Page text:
Handling the Holidays – At the Office

It's not the food that makes the holidays, it's the memories you make.

And those calories are coming from everywhere! But no where seems worse than the place we spend the majority of our day. The office.

There's clients, reps, patients, and business associates who send or bring in all sorts of goodies.

There's the staff office parties which typically means a catered lunch or... ten, depending on where you work.

And then there's your co-workers. The overachievers who want to show off all of their superb culinary skills by bringing everyone in the office high-calorie, delicious homemade goodness. And insist on watching you try "just one."

Add to all of that, the end of year work related stress that leaves you short-fused, and sleep deprived and you are primed for a sugar-laden calorie bomb before noon! Here's my top tips for handling this:

  1. Recognize that just because food is there, doesn't mean you have to eat it. Are you eating because you're hungry? Or because you're bored and you CAN? Before you indulge in anything at the office, take a moment and think about why you are eating. If it's a one of kind treat, offered only once a year, than maybe it's worth the calories. If it's something you could get again tomorrow, why bother?
  2. TAKE the time to prepare and bring your lunch every single day from now until the holiday craziness has passed. And not just any old lunch - think of some of your favorite, clean lunches and bring those, so you won't be tempted by the trays and trays of sub sandwiches in the break room. Pack snacks too. Things that are easy and portable are string cheese, raw nuts, fresh fruit. Always aim to eat some lean protein and fiber so you will stay full for a longer period of time.
  3. Handle the food-pushers assertively. When they offer you tempting goodies, look them directly in the eye and say "It looks wonderful and I'm sure it tastes fabulous, but I am (insert one of the following: full, limiting how many sweets I am eating this year, cutting back on in between meal snacks, etc). The key is to be appreciative, but also direct. If they persist, again, look them directly in the eye, and say, " Honestly, first name, I'm _______(repeat your rationale). Leave it at that.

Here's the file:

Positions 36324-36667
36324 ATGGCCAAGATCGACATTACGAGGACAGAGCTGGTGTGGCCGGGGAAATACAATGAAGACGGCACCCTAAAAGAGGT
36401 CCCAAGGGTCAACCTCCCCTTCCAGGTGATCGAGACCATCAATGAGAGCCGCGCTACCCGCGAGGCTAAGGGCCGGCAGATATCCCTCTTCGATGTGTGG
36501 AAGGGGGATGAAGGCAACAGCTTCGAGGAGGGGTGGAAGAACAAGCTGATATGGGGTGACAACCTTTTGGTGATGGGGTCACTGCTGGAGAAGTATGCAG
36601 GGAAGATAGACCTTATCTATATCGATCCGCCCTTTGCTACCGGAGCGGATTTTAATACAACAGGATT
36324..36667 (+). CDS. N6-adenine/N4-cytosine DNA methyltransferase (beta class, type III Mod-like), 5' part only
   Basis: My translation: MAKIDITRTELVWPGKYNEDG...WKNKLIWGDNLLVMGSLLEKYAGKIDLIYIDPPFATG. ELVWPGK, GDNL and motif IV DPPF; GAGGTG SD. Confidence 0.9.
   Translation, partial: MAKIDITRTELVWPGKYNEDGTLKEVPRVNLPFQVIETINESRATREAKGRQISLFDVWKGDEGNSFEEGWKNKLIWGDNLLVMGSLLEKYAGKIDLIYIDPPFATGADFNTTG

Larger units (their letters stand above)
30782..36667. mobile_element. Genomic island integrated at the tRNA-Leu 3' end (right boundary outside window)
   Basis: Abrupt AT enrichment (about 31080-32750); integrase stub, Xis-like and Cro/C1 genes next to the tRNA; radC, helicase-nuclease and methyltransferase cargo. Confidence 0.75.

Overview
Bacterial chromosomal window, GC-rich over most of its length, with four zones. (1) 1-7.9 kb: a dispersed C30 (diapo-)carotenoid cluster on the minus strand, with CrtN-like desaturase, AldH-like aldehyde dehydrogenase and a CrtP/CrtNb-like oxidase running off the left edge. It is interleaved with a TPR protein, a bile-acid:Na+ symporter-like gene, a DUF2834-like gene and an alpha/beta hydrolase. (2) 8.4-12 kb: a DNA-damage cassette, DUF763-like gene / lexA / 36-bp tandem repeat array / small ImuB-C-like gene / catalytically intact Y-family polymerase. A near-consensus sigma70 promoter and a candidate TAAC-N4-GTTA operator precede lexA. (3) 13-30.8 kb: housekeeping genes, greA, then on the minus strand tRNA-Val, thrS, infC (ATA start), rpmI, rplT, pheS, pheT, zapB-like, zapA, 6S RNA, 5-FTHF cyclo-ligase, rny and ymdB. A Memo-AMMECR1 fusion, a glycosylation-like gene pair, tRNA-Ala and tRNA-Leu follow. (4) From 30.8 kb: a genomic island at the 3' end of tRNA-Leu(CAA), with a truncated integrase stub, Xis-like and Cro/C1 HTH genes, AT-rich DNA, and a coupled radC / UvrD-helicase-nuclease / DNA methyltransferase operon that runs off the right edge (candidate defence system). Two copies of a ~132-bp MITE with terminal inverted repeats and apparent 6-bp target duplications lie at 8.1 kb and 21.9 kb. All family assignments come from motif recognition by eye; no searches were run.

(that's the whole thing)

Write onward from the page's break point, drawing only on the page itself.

4. Lastly, the most simple and direct tip I can give you. Avoid the food. Don't hang out where food is stored or sitting out. You'll constantly have to tell yourself "no" and repeating "no" over and over doesn't actually increase your conviction, it weakens it. It's like exposure to a cold or illness. The greater (more frequent) the exposure, the greater the chance you will catch the bug and give in.

Do you need a make over to a Thanksgiving Favorite? 

Sweet Sweet Potato Casserole

2 1/2 pounds sweet potatoes (about 3 medium), peeled and cut into 2-inch chunks

2 large eggs

1/2 teaspoon ground cinnamon

1 tablespoon coconut oil

1 cup coconut milk

1 teaspoon vanilla extract

1/2 teaspoon salt

1 8-ounce can of crushed pineapple, don’t drained

1/2 cup chopped pecans, toasted

Place sweet potatoes in a large saucepan and cover with water. Bring to a boil. Reduce heat to a simmer and cook until tender, 10 to 15 minutes. Drain well and transfer to a food processor. Process until smooth. Preheat oven to 350°F. Coat an 8-inch-square broiler-safe baking dish with coconut oil. Whisk whole eggs, cinnamon, oil, coconut milk, vanilla and salt in a large bowl until smooth. Add the sweet potato; whisk until smooth. Stir in pineapple and its juice. Spread the mixture in the prepared baking dish. Sprinkle with pecans. Bake the casserole until heated through and the edges are bubbling, 35 to 45 minutes. Set aside while you make the topping.


As the “biggest eating holiday” in the US, it’s an important time to maybe pull the reins back a bit.

Now, I’m not here to say live off celery and tofu for Thanksgiving.

But what about setting up a little challenge with yourself.

  • Skip the seconds on Thanksgiving Day.
  • Go to buffet line only once during the main course and once for the dessert line.
  • How about just one glass of that something something instead of a few?
  • Take a walk right after the meal instead of hitting the couch. 

Deal?

Most importantly, have a Happy Thanksgiving!

To Your Best Health,

Coach Nancy

If you still need some help to Handle the Holidays at Home check this out. 

Coach Nancy

Nancy Carlson is a Certified Professional Fitness Trainer with the National Exercise and Sports Trainer Association, a Level 1 Youth Conditioning Specialist with the International Youth Conditioning Association, and is a Level 2 Certified Precision Nutrition Master coach. Nancy was recognized in 2011, 2012, 2013, 2014, 2015, 2016 and 2017 as the “Best of the Best” Fitness Trainer in Southern NH by the Hippo Press.

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